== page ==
Forever a fan favorite, Edgar Martinez (Getty)
When Seattle Mariners' designated hitter Edgar Martinez stepped to the plate Sunday afternoon for the final time in his illustrious 18-year career, the collective lump in the throats of millions of M’s fans gathered tightly and stuck right at the top of the human esophagus.
This was it, his last at-bat as a Seattle Mariner and his last appearance in a Major League Baseball game. The organization honored the greatest DH of all time on Saturday night, but Sunday’s game was the last of 2,055 games that Martinez would play.
It was Gar's 7,213th and final at-bat after posting a .312 career average with 309 home runs.
Edgar stepped to the plate wearing Mariner blue 8, 820 times and brought joy to Mariner fans in each and every plate appearance. From the two batting titles he won in 1992 and 1995 to the 2,247 hits and 1,261 runs batted in during his 18 seasons in baseball.
And who could possibly forget the shot heard ‘round the Dome. Known simply as “The Double” around these parts, Edgar’s game-winning two-bagger is clearly the greatest moment in Seattle Mariner history and nobody with a heartbeat and a blood supply can shake off the goose bumps when they see the replay of that October night.
Edgar Martinez was a great hitter, widely considered one of the greatest hitters of his time. But Gar was more than that to the fans in Seattle, much more.
He was the constant symbol of Mariner baseball.
The prodigal son, Ken Griffey Jr, forced a trade. Edgar stayed. The best all-around player in baseball, Alex Rodriguez, left via free agency. Edgar stayed.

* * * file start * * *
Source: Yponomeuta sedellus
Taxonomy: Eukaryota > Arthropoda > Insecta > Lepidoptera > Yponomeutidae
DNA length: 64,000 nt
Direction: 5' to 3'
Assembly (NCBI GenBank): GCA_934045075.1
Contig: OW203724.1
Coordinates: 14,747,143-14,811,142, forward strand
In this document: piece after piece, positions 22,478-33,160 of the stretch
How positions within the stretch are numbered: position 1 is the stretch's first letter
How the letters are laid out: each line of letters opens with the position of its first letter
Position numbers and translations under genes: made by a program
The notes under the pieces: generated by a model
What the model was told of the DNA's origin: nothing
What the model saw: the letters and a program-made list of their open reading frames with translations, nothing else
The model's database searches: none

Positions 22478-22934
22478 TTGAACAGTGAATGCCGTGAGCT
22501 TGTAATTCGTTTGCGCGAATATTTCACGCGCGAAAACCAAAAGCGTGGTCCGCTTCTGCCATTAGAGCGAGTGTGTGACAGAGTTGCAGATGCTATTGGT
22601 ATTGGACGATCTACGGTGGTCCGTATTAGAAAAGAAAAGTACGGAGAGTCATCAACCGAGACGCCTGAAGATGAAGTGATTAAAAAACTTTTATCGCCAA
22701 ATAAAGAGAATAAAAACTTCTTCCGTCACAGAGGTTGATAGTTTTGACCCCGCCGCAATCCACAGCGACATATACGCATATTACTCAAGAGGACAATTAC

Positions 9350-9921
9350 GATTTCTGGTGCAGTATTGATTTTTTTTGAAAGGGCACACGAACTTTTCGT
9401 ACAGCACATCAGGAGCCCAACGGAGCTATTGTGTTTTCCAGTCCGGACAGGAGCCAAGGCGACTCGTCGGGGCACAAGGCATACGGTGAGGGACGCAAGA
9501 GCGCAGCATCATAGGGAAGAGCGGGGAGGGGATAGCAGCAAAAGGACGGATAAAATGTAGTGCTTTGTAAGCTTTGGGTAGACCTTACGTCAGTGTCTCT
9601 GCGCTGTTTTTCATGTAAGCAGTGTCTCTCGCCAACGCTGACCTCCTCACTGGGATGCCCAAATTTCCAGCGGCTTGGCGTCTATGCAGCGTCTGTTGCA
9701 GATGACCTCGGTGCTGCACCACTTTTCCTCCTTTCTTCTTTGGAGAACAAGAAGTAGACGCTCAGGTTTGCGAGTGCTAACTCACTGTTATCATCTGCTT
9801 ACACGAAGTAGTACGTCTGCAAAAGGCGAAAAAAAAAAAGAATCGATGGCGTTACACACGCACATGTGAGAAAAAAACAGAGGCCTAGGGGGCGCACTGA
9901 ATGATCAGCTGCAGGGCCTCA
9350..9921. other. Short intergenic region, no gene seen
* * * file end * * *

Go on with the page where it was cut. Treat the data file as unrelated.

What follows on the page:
Through all of the good, the bad, and ugly, Edgar Martinez was there. He served as a security blanket for fans to turn to when things weren’t going so well. When the club wasn’t winning, they knew Edgar would be there to make things a little easier to take. Win or lose, base hit or strikeout, Edgar Martinez was there. Edgar never left baseball. He never left Seattle. And he never, ever left the hearts of Mariner fans.
Nor did Mariner fans ever leave the heart of Edgar Martinez.
For nearly two decades he wore No. 11 and took his bat up to the plate and gave it his all. Sometimes he was successful. Sometimes he wasn’t. But when it counted the most, Edgar was up to the task.
He did the same outside the batter’s box, giving his time to local charities and always lending a smile to anyone he came across.
Edgar Martinez may or may not make the Hall of Fame. That is a debate for another day. But what isn’t debatable is the class and loyalty that he showed every single person he came into contact with for the duration of his entire career.
There have been better hitters in baseball. I won’t even begin to argue that. There have even been better players in the Mariners’ organization. With Griffey and Rodriguez as part of the Mariner lore, that probably isn’t an argument either.
But I’ll beg to differ, and fight you to the bitter end, if you try and tell me that there is a classier gentleman that has ever graced any playing surface in the history of sports than Mr. Edgar Martinez.
If you said so, you’d be wrong.
The only regretful event is that Edgar wasn’t able to go out a winner. This season was over in May and surely wasn’t the kind of sendoff season that Martinez deserved.
But again, as if we should expect any different, Edgar handled it with class and put forth his best effort no matter what scenario presented itself. Through sore hamstring’s, broken toes, and tired muscles and bones, Edgar was there.
We at InsidethePark.com salute you Edgar Martinez for all you have done on and off the field. For all the hits, all the smiles, and all the proud and memorable moments you gave us - Thank You.
You’ve brought a sense of pride to the organization and city like no other has ever done before you. Good luck with your retirement and enjoy your well-deserved time with your family. We love you and we will miss you more than you may ever know.
I’ve said this before and I’ll say it again.
No disrespect to Alvin Davis, but Edgar Martinez will forever be “Mr. Mariner."
So long Edgar.